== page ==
A trio of prominent attorneys from the Seattle law firm Stafford Frey Cooper, including the firm's senior counsel, have announced they will split to form a new small firm. Stafford Frey, which has been in business for more than a century, plans to continue to do business

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Three prominent members of Stafford Frey Cooper, one of Seattle’s oldest and most prestigious law firms, have announced they are leaving to form a boutique defense firm of their own.

Attorneys Ted Buck, Anne Bremner and the firm’s senior counsel, Thomas Frey, have given notice of their intent to leave the firm, managing partner David Onsager confirmed Thursday.

Onsager said it is his intention “at this point” that Stafford Frey Cooper, which employs 22 attorneys and has been doing business in Seattle for more than 100 years, will continue on — albeit with a likely change of identity.

“At this point, I’ve only been told” of the lawyers’ plans, Onsager said. “I have nothing in writing and no effective resignations yet. If it happens, then it happens.”

However, Bremner, one of the firm’s most public faces with her representation of clients including Amanda Knox and the parents of Susan Cox Powell, and with regular appearances as a legal commentator on Fox News and elsewhere, confirmed the move and said they are looking for office space and plan to open doors in May.

The firm has no name yet, though Bremner speculated it will be some combination of last names. Currently, Bremner said Thursday, the three remain shareholders at Stafford Frey Cooper.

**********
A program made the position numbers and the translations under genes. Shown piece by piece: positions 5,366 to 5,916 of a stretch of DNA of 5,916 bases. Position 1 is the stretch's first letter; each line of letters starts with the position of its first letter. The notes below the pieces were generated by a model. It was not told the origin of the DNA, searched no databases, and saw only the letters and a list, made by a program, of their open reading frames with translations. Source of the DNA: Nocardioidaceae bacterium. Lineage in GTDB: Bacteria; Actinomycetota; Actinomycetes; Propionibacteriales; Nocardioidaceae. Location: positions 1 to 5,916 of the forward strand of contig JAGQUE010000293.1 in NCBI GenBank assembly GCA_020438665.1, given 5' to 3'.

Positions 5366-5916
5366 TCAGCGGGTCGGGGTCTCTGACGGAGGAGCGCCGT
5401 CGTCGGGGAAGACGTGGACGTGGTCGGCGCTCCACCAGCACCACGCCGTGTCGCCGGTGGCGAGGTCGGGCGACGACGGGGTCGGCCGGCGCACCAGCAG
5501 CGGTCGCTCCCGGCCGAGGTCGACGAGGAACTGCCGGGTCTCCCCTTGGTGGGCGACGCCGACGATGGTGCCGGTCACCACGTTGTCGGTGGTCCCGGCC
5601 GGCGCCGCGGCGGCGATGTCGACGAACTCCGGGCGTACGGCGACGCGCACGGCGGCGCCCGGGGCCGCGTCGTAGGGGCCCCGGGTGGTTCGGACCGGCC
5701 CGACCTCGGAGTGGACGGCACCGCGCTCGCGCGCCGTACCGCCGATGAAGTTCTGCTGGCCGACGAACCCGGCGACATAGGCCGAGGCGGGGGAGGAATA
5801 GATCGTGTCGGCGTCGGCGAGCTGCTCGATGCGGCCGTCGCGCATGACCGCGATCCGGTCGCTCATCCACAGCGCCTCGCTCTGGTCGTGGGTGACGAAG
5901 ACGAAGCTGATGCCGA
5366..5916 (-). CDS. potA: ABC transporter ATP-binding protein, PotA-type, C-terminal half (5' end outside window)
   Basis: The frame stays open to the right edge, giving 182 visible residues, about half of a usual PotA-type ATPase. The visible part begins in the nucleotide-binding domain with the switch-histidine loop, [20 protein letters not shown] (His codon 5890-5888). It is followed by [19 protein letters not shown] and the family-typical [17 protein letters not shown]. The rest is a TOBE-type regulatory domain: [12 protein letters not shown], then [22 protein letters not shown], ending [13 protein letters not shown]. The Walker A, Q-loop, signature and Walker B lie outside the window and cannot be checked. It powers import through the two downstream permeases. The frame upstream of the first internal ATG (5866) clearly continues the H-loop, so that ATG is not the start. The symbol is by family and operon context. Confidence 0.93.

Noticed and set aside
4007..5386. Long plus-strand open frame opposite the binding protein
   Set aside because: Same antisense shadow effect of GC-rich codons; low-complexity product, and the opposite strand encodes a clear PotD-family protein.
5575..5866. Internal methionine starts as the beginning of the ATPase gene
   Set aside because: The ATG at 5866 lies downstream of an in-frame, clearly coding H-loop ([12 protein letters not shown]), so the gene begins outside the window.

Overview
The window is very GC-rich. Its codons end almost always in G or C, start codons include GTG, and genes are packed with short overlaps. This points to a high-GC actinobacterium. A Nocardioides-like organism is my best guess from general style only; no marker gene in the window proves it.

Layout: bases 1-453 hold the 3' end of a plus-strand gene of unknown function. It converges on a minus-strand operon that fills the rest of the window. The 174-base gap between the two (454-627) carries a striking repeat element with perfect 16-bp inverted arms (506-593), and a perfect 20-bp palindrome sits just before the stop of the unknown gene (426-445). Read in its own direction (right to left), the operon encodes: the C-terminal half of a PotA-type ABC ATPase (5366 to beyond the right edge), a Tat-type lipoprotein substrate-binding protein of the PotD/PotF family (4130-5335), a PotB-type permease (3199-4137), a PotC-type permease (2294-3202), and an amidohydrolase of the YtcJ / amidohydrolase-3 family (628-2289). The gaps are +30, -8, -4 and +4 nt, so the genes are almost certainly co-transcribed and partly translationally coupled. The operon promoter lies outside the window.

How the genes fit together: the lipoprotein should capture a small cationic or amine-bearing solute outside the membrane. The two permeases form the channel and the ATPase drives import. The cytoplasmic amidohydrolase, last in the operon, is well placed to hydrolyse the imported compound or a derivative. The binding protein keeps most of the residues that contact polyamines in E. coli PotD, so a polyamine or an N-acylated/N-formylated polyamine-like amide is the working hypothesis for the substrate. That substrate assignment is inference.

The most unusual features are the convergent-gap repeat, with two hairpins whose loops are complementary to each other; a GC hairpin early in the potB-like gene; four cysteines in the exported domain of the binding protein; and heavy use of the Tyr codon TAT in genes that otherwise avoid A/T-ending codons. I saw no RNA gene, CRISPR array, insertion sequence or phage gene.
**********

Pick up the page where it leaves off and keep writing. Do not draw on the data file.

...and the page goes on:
Over the past 40 years, attorneys at the law firm — led most visibly by Buck and Bremner — have distinguished themselves as fierce advocates of police accused of wrongdoing. The firm established a hard-nosed reputation for turning down deals and winning at trial, and became a favorite with officers, who insisted on their representation.

As a result, Stafford Frey Cooper also established itself as a major line-item in the Seattle City Attorney’s budget: Between 1999 and 2010, the firm billed the city more than $18 million.

That changed in 2010 when newly elected City Attorney Pete Holmes announced he would end the contract with the firm and that attorneys from his office would represent police in most cases.

More complex cases, or those involving conflicts of interest, would go out to bid, with Stafford Frey Cooper being only one of several firms asked to submit proposals.

The Seattle Police Officers’ Guild responded by filing an unfair-labor-practice action against the city, arguing that officers were entitled to the best representation and that was from Stafford Frey Cooper.

The firm further alienated itself with the city when Buck this year refused orders from the city attorney to drop an appeal to the U.S. Supreme Court of an adverse ruling in a case involving a trio of Seattle police officers who repeatedly used Tasers on a pregnant woman. Buck, at the city’s request, has since withdrawn from the case and been replaced with another private Seattle attorney, Robert Christie.

Onsager said he did not ask Buck to leave the firm despite the loss of the police contract and the controversy surrounding Buck’s unauthorized appeal.

Bremner had brought unwanted attention to the firm as well when in 2010 she was arrested for drunken driving by a King County sheriff’s deputy. She vehemently denied the allegations and implied she was mistreated by the deputy — a claim that didn’t sit well considering she had defended officers against abuse claims for years.

She further drew attention to herself by unsuccessfully trying to seal the police report and video of her arrest.

Bremner eventually pleaded guilty to drunken driving and apologized in September 2010.

The new law firm will remain focused on the Northwest and will include practices in catastrophic-loss defense, civil defense and representation of police departments and insurance companies, Bremner said.

Frey, who has expertise in police defense, First Amendment law and civil rights, did not return a telephone message. Bremner said Buck was out of the country. A message left on Buck’s phone was not returned Friday.

Mike Carter: 206-464-3706 or mcarter@seattletimes.com

Seattle Times staff reporter Steve Miletich contributed to this report, which includes information from Times archives.